|Birth name||Jean Tenenbaum|
26 December 1930|
|Died||13 March 2010
|Occupation(s)||singer, songwriter, composer|
then (French) Temey
|This section does not cite any sources. (January 2016)|
Ferrat was born in Vaucresson, Hauts-de-Seine, the youngest of four children from a modest family which moved to Versailles in 1935, where Ferrat studied at the Jules Ferry College. His Russian-born father (naturalized in 1928) was forced to wear the yellow star and deported to Auschwitz in 1942, where he died.
In the early 1950s, he started in Parisian cabaret. After that he avoided any particular musical style, but remained faithful to himself, his friends and his public. In 1956, he set "Les yeux d'Elsa" ("Elsa's eyes"), a Louis Aragon poem which Ferrat loved, to music. Its rendition by popular artist André Claveau brought Ferrat some initial recognition as a songwriter.
His first 45 RPM single was released in 1958, without success. It was not until 1959, with publisher Gérard Meys, who also became his close friend and associate, that his career started to flourish. He signed with Decca and released his second single, "Ma Môme", in 1960 under the musical direction of Meys.
In 1961, Ferrat married Christine Sèvres, a singer who performed some of his songs. She died in 1981 at age 50. He met Alain Goraguer, who became an arranger of his songs. His debut album, Deux Enfants du Soleil, was released that year. Ferrat also wrote songs for Zizi Jeanmaire and went on the road, sharing billing with her at the Alhambra for six months.
In 1990, he received an award from the Société des auteurs, compositeurs et éditeurs de musique, (SACEM) the French association of songwriters, composers and music publishers.
In 2013 Ferrat's song, Nuit et Brouillard, appeared in the BBC's list of 20 songs that changed the world.
In 2015, a tribute album was released by Columbia Records where various artists interpreted songs by Jean Ferrat. The 15-track album titled Hommage à Jean Ferrat: Des airs de liberté contained performances by artists Marc Lavoine, Cali, Dionysos, Julien Doré, Patrick Bruel, Catherine Deneuve, Benjamin Biolay, Raphaël, Patrick Fiori, Grégoire, Sanseverino, Hubert-Félix Thiéfaine, Zebda, Natasha St Pier, Patricia Petibon & Marc Lavoine and "Ma France" sung by Jean Ferrat. The albyum charted in France, Belgium and Switzerland.
- 1961 : Deux enfants au soleil ("Ma Môme", "Federico Garcia Lorca", etc.)
- 1963 : Nuit et brouillard ("C'est beau la vie", "Nous dormirons ensemble", etc.)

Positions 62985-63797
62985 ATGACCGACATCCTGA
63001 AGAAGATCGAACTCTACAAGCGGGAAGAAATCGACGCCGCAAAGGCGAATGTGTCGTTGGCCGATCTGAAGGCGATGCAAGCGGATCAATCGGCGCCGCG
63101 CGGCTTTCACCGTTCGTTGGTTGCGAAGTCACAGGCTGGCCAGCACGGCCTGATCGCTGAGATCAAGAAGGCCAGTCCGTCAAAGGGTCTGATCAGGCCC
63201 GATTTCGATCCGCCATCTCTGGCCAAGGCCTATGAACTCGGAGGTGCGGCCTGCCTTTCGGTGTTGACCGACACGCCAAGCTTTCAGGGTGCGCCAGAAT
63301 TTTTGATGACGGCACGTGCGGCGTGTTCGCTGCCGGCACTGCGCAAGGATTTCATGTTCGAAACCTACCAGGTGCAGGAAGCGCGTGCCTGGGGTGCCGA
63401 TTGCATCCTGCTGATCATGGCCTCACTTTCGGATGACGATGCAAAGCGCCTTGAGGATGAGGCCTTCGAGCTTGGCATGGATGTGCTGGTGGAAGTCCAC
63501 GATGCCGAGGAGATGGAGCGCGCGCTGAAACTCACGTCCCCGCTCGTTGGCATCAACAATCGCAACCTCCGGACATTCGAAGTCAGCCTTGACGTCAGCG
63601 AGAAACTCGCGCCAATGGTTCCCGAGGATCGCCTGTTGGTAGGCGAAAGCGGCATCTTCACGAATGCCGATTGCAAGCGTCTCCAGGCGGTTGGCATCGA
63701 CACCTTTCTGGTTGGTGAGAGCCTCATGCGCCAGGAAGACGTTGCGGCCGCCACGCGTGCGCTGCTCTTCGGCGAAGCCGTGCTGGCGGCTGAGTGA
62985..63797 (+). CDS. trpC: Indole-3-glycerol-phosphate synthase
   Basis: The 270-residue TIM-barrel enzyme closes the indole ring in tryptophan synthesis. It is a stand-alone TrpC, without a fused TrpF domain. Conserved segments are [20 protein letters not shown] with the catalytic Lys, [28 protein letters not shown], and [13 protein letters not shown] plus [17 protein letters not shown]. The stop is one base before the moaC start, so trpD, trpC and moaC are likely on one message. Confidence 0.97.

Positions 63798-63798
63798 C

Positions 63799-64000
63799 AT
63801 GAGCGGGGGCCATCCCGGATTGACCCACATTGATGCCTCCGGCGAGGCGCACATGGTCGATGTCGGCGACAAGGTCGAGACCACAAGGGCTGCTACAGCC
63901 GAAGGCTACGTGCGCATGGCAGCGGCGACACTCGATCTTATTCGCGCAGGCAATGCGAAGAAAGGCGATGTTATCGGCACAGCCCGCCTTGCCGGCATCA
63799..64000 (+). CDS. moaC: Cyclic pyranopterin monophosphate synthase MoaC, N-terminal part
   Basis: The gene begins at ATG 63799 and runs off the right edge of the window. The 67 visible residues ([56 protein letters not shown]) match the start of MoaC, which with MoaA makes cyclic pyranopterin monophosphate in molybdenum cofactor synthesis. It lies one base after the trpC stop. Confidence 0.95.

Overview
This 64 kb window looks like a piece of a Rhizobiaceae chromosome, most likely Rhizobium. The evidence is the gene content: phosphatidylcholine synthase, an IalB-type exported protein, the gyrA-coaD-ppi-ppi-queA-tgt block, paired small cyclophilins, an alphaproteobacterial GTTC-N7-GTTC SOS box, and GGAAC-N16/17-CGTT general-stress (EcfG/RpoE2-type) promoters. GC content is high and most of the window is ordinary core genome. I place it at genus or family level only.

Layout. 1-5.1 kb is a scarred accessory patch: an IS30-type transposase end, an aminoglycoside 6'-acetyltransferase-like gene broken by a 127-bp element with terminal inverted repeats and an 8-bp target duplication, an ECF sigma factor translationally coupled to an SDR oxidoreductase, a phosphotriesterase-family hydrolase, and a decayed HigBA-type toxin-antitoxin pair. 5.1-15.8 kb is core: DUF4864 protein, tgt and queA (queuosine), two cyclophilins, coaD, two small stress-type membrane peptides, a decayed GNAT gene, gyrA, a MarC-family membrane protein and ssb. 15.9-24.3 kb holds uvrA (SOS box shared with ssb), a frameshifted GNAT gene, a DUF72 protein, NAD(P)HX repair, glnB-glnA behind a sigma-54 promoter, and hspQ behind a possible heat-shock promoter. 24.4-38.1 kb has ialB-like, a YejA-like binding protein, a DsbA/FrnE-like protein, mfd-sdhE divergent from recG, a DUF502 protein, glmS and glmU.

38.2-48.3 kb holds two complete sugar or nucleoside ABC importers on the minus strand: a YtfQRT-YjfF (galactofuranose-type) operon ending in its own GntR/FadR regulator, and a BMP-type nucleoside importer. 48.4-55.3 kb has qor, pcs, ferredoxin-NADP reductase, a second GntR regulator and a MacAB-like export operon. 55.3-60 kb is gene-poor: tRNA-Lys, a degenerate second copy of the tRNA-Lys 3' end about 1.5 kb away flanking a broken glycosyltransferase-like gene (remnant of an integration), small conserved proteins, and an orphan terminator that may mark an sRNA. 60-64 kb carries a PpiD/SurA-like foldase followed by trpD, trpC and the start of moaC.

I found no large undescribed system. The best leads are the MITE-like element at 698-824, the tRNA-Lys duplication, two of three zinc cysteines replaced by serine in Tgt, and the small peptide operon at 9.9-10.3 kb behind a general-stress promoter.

- 1964 : La Montagne ("Que serais-je sans toi", "Hourrah !", etc.)
- 1965 : Potemkine ("C'est toujours la première fois", "On ne voit pas le temps passer", etc.)
- 1966 : Maria ("Heureux celui qui meurt d'aimer", "Un enfant quitte Paris", etc.)
- 1967 : À Santiago ("Cuba si", "Les Guérilleros", etc.)
- 1969 : Ma France ("Au printemps de quoi rêvais-tu ?", "L'Idole à papa", etc.)
- 1970 : Camarade ("Sacré Félicien", "Les Lilas", etc.)
- 1971 : La Commune ("Les touristes partis", "Aimer à perdre la raison", etc.)
- 1971 : Ferrat chante Aragon ("Le Malheur d'aimer", "Robert le Diable", etc.) sold more than 2,000,000 copies
- 1972 : À moi l'Afrique ("Une femme honnête", "Les Saisons", etc.)
- 1975 : La femme est l'avenir de l'homme ("Dans le silence de la ville", "Un air de liberté", etc.) sold 500,000 copies
- 1979 : Les Instants volés ("Le Tiers chant", "Le chef de gare est amoureux", etc.)
- 1980 : Ferrat 80 ("L'amour est cerise", etc.) certified platinum record
- including Le Bilan
- 1985 : Je ne suis qu'un cri ("La Porte à droite", "Le Chataîgnier", etc.)
- 1991 : Dans la jungle ou dans le zoo ("Les Tournesols", "Nul ne guérit de son enfance", etc.)
- 1995 : Ferrat chante Aragon Vol. 2 ("Complainte de Pablo Neruda", "Les feux de Paris", "Lorsque s'en vient le soir", etc.)
- 2002 : Ferrat en scène
- 2009: Best Of (3 CDs)
- Jean Ferrat est mort (in French), Artistik Rezo. 13 March 2010.
- Biographie de Christine Sèvres, skynet.be; accessed 29 January 2016.
- Jean Ferrat is dead
- "Jean Ferrat enterré dans son village d'Ardèche". 20minutes.fr. Retrieved 2 July 2013.
- "20 of your songs that changed the world". BBC News magazine. 31 January 2013. Retrieved 31 January 2013.
- iTunes: Hommage à Jean Ferrat: Des airs de liberté by Various Artists
- Lescharts.com Hommage à Jean Ferrat: Des airs de liberté by Various Artists
|Wikimedia Commons has media related to Jean Ferrat.|